DISCRIMINATION

Intersex bigotry still rampant, laments KNCHR

In Summary
  • It emerged that the government has not fully recognised intersex people as it has not provided special facilities for them
  • Benson said he changed schools five times before completing secondary education
KNCHR senior human rights officer Amos Wanyoike during a forum in Murang’a to educate the public on the rights of intersex persons on October 7, 2021.
KNCHR senior human rights officer Amos Wanyoike during a forum in Murang’a to educate the public on the rights of intersex persons on October 7, 2021.
Image: KNA
Living as an intersex person in this country is a big challenge. We face stigma in the community since many people don’t understand who we are
Benson Kamau

Most intersex people are still denied key government services, the rights commission has said. 

The Kenya National Commission on Human Rights said this discrimination needs to stop.

The commission organised a forum in Murang'a on Thursday on the rights of intersex people.

It emerged that the government has not fully recognised intersex people as it has not provided special facilities for them.

KNCHR senior human rights officer Amos Wanyoike said intersex people have suffered when seeking education and health, among other services.

He said there is need to educate wananchi about intersex people and their rights.

Wanyoike said intersex children are humiliated by their colleagues in school.

“To help the intersex persons, we should start by having special names for them because by giving one a name of a lady which does not match the appearance or voice, exposes the person to humiliation,” he said.

Benson Kamau, an intersex, said he changed schools five times before completing secondary education.

“Every time I joined secondary school, I was humiliated since other students could not understand my physical appearance, looking like a girl yet I had a male name. My nature also caused my parents to divorce as my father [disowned] me saying I was cursed,” Kamau said.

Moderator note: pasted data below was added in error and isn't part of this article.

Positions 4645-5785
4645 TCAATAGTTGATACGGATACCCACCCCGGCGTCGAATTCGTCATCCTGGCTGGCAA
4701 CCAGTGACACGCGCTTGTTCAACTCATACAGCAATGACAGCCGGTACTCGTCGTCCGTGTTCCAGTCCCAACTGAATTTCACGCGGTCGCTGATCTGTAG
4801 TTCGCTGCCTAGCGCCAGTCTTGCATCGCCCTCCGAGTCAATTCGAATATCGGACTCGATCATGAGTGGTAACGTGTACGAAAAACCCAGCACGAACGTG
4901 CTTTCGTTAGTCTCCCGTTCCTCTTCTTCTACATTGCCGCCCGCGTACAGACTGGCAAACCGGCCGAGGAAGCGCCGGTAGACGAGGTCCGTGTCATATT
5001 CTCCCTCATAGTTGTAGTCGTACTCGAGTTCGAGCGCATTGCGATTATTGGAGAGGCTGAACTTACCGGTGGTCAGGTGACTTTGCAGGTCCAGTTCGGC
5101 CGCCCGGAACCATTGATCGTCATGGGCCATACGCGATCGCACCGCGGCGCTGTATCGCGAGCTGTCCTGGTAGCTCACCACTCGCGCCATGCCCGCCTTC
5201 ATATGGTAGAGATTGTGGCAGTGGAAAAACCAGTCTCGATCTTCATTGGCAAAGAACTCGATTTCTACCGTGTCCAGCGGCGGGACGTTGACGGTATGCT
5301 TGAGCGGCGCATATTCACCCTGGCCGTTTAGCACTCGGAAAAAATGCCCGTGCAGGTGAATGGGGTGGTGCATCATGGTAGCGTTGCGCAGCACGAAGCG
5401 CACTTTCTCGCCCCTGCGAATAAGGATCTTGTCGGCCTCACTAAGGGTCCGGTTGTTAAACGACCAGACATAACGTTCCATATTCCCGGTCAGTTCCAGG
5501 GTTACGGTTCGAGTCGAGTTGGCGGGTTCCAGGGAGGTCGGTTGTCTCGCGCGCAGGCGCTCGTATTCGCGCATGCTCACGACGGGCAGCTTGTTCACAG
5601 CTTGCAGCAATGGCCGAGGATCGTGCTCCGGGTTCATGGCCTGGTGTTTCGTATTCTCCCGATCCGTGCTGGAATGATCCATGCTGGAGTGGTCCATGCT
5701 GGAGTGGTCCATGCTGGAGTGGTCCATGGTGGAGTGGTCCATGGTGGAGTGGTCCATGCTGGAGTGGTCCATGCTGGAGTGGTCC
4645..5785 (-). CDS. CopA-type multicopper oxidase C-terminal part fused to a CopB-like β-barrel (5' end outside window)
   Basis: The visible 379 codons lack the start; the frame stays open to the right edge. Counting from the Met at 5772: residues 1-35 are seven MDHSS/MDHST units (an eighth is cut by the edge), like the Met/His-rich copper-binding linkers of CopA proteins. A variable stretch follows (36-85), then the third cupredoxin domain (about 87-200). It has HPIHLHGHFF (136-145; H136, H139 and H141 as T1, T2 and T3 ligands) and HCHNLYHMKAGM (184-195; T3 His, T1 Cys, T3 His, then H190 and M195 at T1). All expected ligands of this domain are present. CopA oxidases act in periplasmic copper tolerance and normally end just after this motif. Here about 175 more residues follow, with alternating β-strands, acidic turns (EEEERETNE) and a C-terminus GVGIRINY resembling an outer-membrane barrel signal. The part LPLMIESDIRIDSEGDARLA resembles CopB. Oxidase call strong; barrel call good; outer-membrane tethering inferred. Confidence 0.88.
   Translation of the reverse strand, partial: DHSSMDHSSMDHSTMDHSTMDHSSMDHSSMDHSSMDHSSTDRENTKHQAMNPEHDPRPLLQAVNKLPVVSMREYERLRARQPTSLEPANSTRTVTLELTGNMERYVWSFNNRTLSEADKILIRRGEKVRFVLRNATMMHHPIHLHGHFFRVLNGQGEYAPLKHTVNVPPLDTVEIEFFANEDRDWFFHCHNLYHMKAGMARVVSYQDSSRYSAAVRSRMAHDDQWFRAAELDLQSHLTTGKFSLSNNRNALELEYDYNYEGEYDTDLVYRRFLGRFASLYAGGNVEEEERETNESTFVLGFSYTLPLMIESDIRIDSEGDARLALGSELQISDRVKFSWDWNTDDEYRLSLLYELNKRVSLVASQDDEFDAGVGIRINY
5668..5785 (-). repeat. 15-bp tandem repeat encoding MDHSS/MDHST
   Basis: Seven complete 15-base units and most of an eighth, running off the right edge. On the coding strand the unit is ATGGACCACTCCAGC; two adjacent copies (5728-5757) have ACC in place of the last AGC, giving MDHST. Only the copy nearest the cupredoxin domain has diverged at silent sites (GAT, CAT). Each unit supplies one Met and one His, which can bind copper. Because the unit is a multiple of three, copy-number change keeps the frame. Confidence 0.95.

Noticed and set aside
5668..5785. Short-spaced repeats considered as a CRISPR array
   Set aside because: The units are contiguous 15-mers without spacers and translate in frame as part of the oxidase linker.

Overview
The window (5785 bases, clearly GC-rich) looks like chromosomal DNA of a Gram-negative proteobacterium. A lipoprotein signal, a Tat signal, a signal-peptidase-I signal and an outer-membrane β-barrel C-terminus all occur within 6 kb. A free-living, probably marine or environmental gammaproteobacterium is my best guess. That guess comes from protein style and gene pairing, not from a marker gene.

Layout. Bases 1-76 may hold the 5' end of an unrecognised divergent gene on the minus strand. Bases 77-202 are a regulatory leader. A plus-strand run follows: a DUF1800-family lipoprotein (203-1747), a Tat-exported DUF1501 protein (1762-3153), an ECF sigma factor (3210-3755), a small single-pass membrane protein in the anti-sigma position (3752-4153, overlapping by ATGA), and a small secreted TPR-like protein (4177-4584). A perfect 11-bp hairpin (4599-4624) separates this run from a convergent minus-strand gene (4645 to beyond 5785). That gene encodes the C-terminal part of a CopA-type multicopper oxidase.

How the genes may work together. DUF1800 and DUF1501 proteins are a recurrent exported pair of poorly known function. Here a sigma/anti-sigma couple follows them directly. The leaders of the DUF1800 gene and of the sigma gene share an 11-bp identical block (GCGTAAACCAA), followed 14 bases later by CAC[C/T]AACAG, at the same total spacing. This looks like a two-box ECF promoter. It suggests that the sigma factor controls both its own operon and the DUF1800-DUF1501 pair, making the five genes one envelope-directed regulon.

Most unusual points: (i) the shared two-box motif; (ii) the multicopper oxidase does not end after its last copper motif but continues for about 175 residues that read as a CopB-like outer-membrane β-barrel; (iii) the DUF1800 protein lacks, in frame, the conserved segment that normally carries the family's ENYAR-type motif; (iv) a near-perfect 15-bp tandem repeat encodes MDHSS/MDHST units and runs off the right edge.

Even when accessing mobile money services we are treated as imposters. My identity card bears a girl’s name yet my voice is that of a man [and] I look like a boy,
Gloria Luhunga

At the workplace, colleagues discriminated against him and he eventually lost their job. 

“Living as an intersex person in this country is a big challenge. We face stigma in the community since many people don’t understand who we are,” Kamau said.

He said the government should recognise intersex as a third gender.

This was echoed by Gloria Luhunga.

Luhunga said she has struggled to prove her identity since her physical appearance differs from the details indicated on her ID.

“Even when accessing mobile money services we are treated as imposters. My identity card bears a girl’s name yet my voice is that of a man [and] I look like a boy,” she said.

Wanyoike said, “Our plea as KNCHR is also to have special schools for the intersex children because currently some intersex children have failed to get an education as they fear discrimination from other learners.”

The 2019 census found there were 1,524 intersex persons. Nairobi county had the highest number at 250.

“Murang’a county, according to the census, has 28 intersex persons but we are sure that’s not the right number as intersex persons shied off from taking part in the census,” Wanyoike said.

Edited by Josephine M. Mayuya